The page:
Mitochondria are organelles within eukaryotic cells that produce adenosine triphosphate (ATP), the main energy molecule used by the cell.
For this reason, the mitochondrion is sometimes referred to as “the powerhouse of the cell”. Mitochondria are found in all eukaryotes, which are all living things that are not bacteria or archaea. It is thought that mitochondria arose from once free-living bacteria that were incorporated into cells.
Every living thing is made of cells: tiny compartments contained by a membrane. Cells are the smallest things that can reproduce themselves. When we look inside cells, we see that they have sub-compartments that are smaller still, known as “Organelles” which perform different functions that are essential for the cell to live.
Mitochondria are organelles found in the cells of every complex organism. They produce about 90% of the chemical energy that cells need to survive. No energy; no life! So, it’s easy to see why when mitochondria go wrong, serious diseases are the result, and why it is important we understand how mitochondria work.
However, mitochondria do much more than just produce energy. They also produce chemicals that your body needs for other purposes, break down waste products so they’re less harmful, and recycle some of those waste products to save energy. Mitochondria also have a special role in making cells die (apoptosis). This may sound strange, but it is vital for the processes of growth and development. Sometimes cells don’t die when they should, and start to grow uncontrollably. This is how a tumor starts to grow, so you shouldn’t be surprised that mitochondria play an important part in cancer and are seen as targets for anti-cancer drugs.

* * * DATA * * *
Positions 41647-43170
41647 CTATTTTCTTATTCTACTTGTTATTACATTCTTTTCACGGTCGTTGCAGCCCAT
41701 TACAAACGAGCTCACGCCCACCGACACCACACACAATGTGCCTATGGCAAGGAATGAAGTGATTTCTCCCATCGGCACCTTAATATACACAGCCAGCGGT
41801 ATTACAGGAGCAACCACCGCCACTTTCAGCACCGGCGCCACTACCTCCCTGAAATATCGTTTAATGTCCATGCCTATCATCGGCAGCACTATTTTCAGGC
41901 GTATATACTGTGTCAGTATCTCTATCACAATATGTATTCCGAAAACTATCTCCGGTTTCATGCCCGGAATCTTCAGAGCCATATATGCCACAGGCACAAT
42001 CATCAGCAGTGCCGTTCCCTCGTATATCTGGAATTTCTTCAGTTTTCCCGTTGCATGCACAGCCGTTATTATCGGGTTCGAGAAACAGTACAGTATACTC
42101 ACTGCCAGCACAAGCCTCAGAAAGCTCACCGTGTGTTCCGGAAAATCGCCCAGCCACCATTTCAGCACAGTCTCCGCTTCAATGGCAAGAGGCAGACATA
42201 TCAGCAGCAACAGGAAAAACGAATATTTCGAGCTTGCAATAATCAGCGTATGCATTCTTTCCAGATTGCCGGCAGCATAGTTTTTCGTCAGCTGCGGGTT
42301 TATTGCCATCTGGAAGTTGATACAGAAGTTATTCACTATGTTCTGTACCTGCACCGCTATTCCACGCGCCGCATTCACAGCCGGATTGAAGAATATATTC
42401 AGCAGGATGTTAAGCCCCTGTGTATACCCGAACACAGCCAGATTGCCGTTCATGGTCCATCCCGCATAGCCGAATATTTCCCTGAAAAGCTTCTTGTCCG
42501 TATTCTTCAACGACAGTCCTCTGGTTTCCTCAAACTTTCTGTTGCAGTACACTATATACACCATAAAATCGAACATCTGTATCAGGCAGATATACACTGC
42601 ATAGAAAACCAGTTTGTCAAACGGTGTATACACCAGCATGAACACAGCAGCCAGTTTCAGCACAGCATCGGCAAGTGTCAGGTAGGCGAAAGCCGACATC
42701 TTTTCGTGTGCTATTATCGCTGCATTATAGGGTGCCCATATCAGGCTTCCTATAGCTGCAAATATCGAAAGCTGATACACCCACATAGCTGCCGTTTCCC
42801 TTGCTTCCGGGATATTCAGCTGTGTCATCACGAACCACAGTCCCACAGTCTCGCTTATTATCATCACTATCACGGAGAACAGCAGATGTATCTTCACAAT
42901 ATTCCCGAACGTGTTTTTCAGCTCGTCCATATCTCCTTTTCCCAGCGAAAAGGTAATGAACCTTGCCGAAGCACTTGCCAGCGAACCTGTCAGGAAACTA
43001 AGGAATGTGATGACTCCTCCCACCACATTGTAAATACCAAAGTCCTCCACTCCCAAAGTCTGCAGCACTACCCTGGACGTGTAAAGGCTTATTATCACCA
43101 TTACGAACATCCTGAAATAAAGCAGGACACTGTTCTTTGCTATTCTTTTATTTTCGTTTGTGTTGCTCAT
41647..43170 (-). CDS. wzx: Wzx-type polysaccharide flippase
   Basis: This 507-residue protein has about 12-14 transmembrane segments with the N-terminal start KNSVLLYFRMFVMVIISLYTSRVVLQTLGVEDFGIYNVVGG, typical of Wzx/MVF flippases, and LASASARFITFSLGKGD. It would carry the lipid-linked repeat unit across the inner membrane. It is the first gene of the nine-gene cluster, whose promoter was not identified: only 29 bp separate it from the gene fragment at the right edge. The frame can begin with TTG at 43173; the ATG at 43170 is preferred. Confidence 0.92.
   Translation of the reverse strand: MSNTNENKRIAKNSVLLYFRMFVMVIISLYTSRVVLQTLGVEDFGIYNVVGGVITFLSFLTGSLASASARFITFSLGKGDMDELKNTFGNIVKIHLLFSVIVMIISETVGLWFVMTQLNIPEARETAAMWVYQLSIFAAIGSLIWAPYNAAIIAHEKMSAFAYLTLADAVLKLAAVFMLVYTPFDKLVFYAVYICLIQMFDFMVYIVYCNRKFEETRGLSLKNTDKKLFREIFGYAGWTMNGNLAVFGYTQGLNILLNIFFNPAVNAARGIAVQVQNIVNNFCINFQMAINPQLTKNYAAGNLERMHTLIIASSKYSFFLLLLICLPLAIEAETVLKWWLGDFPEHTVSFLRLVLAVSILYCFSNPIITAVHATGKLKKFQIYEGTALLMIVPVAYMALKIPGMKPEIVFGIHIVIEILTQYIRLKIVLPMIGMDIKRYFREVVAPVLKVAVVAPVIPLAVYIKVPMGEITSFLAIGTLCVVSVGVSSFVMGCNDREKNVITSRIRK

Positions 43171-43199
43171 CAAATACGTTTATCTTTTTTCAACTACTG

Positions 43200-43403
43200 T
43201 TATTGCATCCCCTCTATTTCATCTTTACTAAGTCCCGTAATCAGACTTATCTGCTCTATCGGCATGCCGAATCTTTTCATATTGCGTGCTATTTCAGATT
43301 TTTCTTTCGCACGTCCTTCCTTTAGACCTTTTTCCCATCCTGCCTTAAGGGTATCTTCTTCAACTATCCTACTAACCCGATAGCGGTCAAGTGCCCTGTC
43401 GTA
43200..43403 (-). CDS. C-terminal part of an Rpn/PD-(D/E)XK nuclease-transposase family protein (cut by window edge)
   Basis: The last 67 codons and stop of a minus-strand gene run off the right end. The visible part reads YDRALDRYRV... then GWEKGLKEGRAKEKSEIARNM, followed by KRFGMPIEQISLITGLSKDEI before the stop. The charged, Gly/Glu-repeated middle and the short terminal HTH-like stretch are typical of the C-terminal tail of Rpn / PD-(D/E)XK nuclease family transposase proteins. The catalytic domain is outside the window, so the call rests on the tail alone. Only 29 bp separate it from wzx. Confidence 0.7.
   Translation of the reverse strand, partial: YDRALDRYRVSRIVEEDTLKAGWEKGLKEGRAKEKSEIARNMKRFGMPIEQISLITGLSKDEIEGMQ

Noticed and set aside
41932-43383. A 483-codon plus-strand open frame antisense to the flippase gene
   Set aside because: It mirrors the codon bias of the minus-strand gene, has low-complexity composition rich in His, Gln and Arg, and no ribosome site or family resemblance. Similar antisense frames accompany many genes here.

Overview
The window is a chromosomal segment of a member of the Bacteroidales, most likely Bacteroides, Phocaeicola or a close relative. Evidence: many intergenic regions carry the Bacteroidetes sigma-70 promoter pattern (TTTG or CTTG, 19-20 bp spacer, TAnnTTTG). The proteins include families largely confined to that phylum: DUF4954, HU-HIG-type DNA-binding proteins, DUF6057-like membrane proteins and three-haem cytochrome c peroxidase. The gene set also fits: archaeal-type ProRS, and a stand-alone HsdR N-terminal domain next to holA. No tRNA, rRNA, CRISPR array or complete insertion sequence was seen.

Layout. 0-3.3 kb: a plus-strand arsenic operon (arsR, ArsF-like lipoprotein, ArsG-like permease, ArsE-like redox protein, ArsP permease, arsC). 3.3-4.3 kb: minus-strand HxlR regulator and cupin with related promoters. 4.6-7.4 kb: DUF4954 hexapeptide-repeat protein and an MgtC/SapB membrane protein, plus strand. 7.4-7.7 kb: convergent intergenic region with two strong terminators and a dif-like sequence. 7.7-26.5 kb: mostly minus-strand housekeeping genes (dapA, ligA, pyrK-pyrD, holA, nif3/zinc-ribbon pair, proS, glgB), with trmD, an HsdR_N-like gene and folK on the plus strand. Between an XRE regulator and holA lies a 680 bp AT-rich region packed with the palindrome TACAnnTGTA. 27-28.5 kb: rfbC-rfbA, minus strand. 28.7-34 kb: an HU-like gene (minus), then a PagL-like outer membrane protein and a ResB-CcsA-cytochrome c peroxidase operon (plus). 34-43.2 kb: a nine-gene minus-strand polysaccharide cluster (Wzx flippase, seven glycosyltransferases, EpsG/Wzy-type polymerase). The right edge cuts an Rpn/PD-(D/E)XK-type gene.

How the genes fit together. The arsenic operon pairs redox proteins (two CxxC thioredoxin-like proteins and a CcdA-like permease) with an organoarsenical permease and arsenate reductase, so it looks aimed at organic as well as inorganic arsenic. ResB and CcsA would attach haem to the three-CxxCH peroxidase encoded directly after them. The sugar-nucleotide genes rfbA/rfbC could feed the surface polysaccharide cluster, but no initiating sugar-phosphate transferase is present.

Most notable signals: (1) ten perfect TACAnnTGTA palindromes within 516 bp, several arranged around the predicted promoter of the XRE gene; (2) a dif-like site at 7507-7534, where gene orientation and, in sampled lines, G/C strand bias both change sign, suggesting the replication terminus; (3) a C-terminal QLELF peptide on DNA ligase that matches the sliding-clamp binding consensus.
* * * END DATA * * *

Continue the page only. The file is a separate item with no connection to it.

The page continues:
To produce all of that energy, mitochondria require oxygen. Mitochondria effectively burn your food in a carefully controlled way to produce that chemical energy by a process called “oxidative phosphorylation”. And just as a fire goes out without oxygen, if mitochondria lack oxygen, they also stop working = No energy; − No life!
During a heart attack or a stroke, the blood stops delivering oxygen to the heart and brain. These two organs do a lot of work and need a lot of energy. Without oxygen, the mitochondria stop working, and the cells in the brain or heart are damaged or even die. Perversely, if the oxygen does return, then the mitochondria get overwhelmed and produce a lot of “free radicals”. These are very reactive chemicals which cause a lot of additional damage – called “Reperfusion injury”.
Mitochondria have their own DNA
One reason we know that mitochondria came from bacteria is that they still contain a tiny amount of DNA that is similar to bacterial DNA. Mitochondrial DNA is about 16,000 bases long and has 37 genes (in humans). The DNA in the nucleus – sequenced during the human genome project – is 3,000,000,000 bases long and has about 25,000 genes. So only about 0.1% of your genes are in your mitochondria, but the mitochondrion needs more than the 37 genes on the mitochondrial genome to work. We think about another 1,500 genes are needed, and they are on the nuclear genome.